So here's something that comes up every time someone tries to use my computer: I use the Dvorak keyboard layout. I thought I'd write a short (edit: I mean a really long) post about how I came to use it, and about the practicalities of using a completely different keyboard layout.

I started using Dvorak because a year or so into my first tech job I started getting RSI from typing, it was at the point where I'd often spend long stretches of time just browsing around code formulating my next steps (which would involve minimal typing) instead of actually doing anything, since the doing would mean pain in my hands.

I'd been touch-typing in the sense that I never needed to look at the keyboard for years, but with the QWERTY layout my touch-typing would be really ad-hoc, my hands would hover over the keyboard jumping from place to place while I was typing.

So long story short I found out about the Dvorak layout, how it was supposedly more ergonomic and decided to give it a shot, could turkey. My method of doing this was to print out a copy of the Dvorak layout from Wikipedia (attached) and glue it to my monitor. Then I'd type really slowly with the keyboard in my lap under the table (my usual working posture at the time).

It took me around 3 hours or so to be able to do any sort of basic typing with Dvorak, 3 days not to type painfully slowly, 3 weeks to type at some approximation of reasonable speed, and 3 months to get back to the speed I typed when I was using QWERTY. May main method of gaining speed was making a point of getting into arguments on IRC.

One thing I noticed within a couple of hours of starting to use Dvorak was that it felt like much less effort, with QWERTY my hands would jump all over the keyboard, whereas with Dvorak you feel more like your hands keep gliding from place to place and don't jump around as much.

The reason for this is that with Dvorak you end up typing more on the home row (around 70% of strokes with English text instead of around 30% with QWERTY), that Dvorak is arranged so you're more likely to alternate between your hands, and that the keys are explicitly arranged so the hand movements are more natural. There's some more coverage of this in the Wikipedia article about the layout.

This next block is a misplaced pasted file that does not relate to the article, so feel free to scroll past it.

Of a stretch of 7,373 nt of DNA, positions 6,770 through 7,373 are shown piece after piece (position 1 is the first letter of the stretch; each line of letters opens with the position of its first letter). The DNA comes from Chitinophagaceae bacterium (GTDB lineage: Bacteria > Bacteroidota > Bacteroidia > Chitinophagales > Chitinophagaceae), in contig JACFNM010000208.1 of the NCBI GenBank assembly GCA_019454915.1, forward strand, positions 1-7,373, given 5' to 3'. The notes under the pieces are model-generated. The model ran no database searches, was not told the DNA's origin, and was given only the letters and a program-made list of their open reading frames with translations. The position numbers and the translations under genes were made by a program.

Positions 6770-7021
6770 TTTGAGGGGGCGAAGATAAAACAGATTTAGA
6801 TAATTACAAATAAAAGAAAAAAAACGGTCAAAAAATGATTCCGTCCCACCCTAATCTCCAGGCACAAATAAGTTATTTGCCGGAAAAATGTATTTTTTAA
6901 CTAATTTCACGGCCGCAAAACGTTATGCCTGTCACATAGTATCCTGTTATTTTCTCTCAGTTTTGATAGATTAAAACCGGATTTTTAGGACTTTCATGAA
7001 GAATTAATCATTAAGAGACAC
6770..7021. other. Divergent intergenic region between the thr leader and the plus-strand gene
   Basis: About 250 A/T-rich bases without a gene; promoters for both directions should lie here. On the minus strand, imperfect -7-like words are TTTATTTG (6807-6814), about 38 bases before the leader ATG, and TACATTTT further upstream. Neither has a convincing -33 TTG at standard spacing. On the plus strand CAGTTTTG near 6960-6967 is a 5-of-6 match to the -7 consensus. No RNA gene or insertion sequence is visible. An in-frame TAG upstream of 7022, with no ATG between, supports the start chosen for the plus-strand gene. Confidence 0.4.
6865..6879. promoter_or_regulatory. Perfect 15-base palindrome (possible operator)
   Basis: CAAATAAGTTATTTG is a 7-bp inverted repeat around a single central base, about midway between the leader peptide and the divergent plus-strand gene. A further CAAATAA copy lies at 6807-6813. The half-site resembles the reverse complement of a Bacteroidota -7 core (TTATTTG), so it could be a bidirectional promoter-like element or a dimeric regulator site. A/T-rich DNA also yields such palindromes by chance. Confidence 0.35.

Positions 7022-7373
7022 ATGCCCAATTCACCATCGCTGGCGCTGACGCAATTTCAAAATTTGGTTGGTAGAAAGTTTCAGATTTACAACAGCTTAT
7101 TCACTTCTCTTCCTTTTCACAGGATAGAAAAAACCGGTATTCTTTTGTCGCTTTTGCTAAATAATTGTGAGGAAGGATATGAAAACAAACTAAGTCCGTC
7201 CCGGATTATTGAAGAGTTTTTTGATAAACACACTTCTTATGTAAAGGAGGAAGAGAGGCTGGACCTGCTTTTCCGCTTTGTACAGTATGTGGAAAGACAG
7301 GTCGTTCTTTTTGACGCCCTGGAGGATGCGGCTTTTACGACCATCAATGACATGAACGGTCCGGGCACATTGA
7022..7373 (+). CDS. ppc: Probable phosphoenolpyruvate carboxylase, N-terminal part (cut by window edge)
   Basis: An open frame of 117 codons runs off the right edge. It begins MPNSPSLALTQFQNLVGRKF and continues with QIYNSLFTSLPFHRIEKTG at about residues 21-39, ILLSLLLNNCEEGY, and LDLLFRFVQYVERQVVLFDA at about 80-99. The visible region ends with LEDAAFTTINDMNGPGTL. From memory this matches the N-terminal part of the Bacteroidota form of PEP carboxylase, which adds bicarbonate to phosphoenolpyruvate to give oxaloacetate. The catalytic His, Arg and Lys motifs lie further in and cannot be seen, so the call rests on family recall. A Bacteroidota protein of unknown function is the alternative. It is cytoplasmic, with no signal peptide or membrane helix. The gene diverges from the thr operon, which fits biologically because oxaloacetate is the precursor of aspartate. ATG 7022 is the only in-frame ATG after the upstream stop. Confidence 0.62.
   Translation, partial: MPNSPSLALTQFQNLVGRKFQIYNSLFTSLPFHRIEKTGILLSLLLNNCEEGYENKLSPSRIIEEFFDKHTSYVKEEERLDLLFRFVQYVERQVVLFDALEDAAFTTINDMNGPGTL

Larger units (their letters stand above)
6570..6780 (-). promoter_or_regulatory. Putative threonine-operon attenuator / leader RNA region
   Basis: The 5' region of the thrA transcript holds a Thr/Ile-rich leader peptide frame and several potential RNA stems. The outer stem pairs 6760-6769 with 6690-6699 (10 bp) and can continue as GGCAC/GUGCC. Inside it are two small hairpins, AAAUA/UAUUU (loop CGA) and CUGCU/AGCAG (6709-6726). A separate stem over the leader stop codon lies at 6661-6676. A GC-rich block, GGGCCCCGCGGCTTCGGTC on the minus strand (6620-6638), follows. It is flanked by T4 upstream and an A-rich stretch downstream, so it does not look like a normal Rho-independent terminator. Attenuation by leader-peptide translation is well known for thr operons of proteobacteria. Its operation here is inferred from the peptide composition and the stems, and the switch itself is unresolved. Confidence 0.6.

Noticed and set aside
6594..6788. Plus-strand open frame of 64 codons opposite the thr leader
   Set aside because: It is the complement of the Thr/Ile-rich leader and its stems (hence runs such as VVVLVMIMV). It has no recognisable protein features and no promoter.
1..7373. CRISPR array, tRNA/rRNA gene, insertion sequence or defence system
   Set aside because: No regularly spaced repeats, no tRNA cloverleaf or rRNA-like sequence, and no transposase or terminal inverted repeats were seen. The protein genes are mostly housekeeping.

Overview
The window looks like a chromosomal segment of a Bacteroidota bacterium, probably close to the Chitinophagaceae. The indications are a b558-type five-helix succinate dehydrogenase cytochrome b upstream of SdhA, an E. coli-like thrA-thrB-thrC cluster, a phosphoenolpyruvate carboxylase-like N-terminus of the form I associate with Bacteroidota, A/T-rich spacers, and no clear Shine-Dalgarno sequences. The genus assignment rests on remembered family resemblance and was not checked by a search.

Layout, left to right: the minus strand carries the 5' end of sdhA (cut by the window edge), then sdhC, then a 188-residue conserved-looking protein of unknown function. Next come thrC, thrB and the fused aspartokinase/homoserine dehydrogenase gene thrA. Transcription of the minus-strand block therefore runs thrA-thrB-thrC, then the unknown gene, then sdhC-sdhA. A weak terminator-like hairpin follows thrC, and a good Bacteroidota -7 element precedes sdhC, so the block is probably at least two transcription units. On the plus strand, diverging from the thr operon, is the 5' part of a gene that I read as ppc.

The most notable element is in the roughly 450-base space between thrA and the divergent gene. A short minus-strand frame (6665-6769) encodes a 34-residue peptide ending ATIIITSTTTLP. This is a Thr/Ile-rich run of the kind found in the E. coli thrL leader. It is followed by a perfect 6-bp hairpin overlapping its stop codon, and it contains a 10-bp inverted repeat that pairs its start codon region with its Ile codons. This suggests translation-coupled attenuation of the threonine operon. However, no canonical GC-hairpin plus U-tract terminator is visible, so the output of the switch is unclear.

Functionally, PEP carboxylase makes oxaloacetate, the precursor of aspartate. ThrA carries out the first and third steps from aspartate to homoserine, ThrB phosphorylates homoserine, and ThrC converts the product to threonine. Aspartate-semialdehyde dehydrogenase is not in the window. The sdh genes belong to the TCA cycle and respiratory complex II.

To sum this all up from what I remember about using QWERTY Dvorak is much better, and I haven't had any RSI ever since switching to it. But this could all be incidental, is filled with confirmation bias, and I'm a sample size of one.

I can no longer touch-type on QWERTY after using Dvorak for so long, when I have to I have to hunt and peck. I'm sure I could switch to it again if I made the effort, but I don't have any incentive to to so.

Setting up Dvorak on Windows / Mac / Linux takes about a minute, all of them have it in their standard keyboard preferences. The variant I use is "Icelandic Dvorak" which I made and has been included in XOrg for years now. It's just like the standard English Dvorak except when I type alt+n I get æ, alt+z is þ, and ð is alt+d. I'm aware of one other person than myself using that layout for any amonut of time, although I don't know if she still uses it.

One advantage (and disadvantage) of using it is the utter confusion people encounter when trying to use one of my computers. I don't re-arrange any of the keys on the keyboards I use so the just look like normal QWERTY keyboards, but when you try to type on them nothing will be where you expect it to be.

I used to work in a place where it was considered good sport to plaster NSFW desktop backgrounds on unlocked computers. I never locked my computer but I did use the Ratpoison window manager and Dvorak, nobody ever got past being frustrated with my keyboard.

Whoah, this was way longer than I thought it would be. Any questions?

http://upload.wikimedia.org/wikipedia/commons/thumb/2/25/KB_United_States_Dvorak.svg/800px-KB_United_States_Dvorak.svg.png
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